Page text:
The Wall Street Journal’s Health Blog says that cancer lab tests “aren’t always right.” They report on reports issued by two professional societies that point out that as many as 20% of a certain kind of test are inaccurate. According to the Health Blog the problem is the tests “aren’t black and white, and rely on a pathologist’s judgment.”
Now, judgment is a critical factor in most everything in medicine, but perhaps nowhere else are the consequences of incorrect judgment so serious as in pathology. As Dr. William Osler famously observed: “As is your pathology, so goes your clinical practice.” But how widespread is this problem?
Published studies show that as many as 50% of pathology errors are due to “misinterpretation.“ Countries outside of the U.S. have been quicker to recognize to this problem, with the British and Canadian authorities trying to deal with major scandals resulting from the terrible harm that can come to patients from these kinds of misinterpretations.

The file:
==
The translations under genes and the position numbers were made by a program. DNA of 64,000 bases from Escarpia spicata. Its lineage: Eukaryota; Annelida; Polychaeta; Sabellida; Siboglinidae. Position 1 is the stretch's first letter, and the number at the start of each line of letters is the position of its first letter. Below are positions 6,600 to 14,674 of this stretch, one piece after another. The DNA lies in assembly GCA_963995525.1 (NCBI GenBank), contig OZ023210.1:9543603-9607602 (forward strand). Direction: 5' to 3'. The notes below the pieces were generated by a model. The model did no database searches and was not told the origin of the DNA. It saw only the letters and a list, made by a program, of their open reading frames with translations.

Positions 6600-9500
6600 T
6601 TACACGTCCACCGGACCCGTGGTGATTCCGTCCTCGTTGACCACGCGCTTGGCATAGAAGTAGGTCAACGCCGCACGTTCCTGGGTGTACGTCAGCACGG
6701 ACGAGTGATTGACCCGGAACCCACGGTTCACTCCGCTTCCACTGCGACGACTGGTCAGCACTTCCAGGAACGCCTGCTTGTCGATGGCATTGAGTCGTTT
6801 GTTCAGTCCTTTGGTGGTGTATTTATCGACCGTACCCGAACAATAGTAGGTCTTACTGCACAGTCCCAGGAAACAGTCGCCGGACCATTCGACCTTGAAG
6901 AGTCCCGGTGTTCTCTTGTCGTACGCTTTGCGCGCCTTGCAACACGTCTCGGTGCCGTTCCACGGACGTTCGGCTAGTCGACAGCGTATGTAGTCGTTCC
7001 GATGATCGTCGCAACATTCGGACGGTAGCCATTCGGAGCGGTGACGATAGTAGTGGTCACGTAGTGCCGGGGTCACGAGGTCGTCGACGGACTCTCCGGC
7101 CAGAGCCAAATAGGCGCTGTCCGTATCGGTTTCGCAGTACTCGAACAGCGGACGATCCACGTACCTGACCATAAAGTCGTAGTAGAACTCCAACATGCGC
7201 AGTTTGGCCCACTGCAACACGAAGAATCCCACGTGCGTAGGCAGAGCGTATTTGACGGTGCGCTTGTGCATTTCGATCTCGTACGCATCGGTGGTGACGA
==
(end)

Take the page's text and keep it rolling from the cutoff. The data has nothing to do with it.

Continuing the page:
We see these kinds of problems in our work at Best Doctors, too.
In cancer cases, we have learned that it is critical to have pathology re-reviewed at a major teaching hospital in order to make sure that the initial read was correct. In our data from thousands of U.S. cases over the last 24 months, covering a very wide variety of cancer, we found that 15% of diagnosed cancers had misinterpretations in their pathology results. In many cases, the correct interpretation led to major changes in the patient’s treatment plan. These results track closely with the results of published studies on the problem.
Your life may depend on the judgment, and experience, of the pathologist. If a pathologist has seen your kind of disease 1,000 times, he or she is going to be much more likely to interpret your sample correctly than one who has one seen it only a few times. The trouble is, you likely have no idea who your pathologist is, what kind of experience they have, how long of a day they had had by the time they got to your sample, or likely anything else about what they did or who they are.
Ask questions. Don’t be afraid to ask for a second opinion in which your pathology is going to be re-reviewed by someone else. Your pathologist’s judgment is probably excellent, but if it’s not the consequences can be severe. Be sure you are completely comfortable with what you’re being told before you do anything.
*This blog post was originally published at See First Blog*